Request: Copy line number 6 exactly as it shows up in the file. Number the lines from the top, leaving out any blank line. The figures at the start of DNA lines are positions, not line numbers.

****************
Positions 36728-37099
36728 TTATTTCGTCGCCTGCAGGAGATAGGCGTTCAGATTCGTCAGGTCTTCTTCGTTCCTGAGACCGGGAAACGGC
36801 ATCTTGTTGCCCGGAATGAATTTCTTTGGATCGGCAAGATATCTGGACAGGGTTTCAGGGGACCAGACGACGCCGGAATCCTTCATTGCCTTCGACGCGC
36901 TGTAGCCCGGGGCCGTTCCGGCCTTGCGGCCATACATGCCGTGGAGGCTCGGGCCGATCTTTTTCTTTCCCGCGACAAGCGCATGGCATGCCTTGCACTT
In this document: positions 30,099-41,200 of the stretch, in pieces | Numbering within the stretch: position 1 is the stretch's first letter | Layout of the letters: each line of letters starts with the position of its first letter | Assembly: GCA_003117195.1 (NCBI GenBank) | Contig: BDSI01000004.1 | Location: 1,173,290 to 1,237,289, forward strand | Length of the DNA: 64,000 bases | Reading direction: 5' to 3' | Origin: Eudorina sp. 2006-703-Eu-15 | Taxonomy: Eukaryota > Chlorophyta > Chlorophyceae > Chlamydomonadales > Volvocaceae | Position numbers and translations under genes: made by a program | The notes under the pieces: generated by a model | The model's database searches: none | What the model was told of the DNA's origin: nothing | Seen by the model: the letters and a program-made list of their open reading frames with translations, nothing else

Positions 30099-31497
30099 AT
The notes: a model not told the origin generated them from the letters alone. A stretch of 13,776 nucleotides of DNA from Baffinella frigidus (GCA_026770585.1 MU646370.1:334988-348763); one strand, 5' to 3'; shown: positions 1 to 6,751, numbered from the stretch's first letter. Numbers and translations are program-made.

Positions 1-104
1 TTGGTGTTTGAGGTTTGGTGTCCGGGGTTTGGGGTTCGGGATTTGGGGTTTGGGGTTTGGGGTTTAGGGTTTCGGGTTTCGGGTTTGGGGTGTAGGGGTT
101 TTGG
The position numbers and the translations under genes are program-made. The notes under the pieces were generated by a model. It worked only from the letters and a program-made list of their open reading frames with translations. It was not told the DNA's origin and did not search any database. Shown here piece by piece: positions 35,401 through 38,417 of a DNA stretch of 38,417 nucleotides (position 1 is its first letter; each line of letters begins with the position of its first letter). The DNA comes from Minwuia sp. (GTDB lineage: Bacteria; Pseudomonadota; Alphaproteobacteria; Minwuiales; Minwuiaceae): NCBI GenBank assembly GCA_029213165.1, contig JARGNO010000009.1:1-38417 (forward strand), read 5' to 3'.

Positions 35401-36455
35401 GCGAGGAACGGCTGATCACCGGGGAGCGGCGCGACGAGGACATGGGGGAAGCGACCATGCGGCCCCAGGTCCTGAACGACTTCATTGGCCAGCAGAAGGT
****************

Positions 30099-31497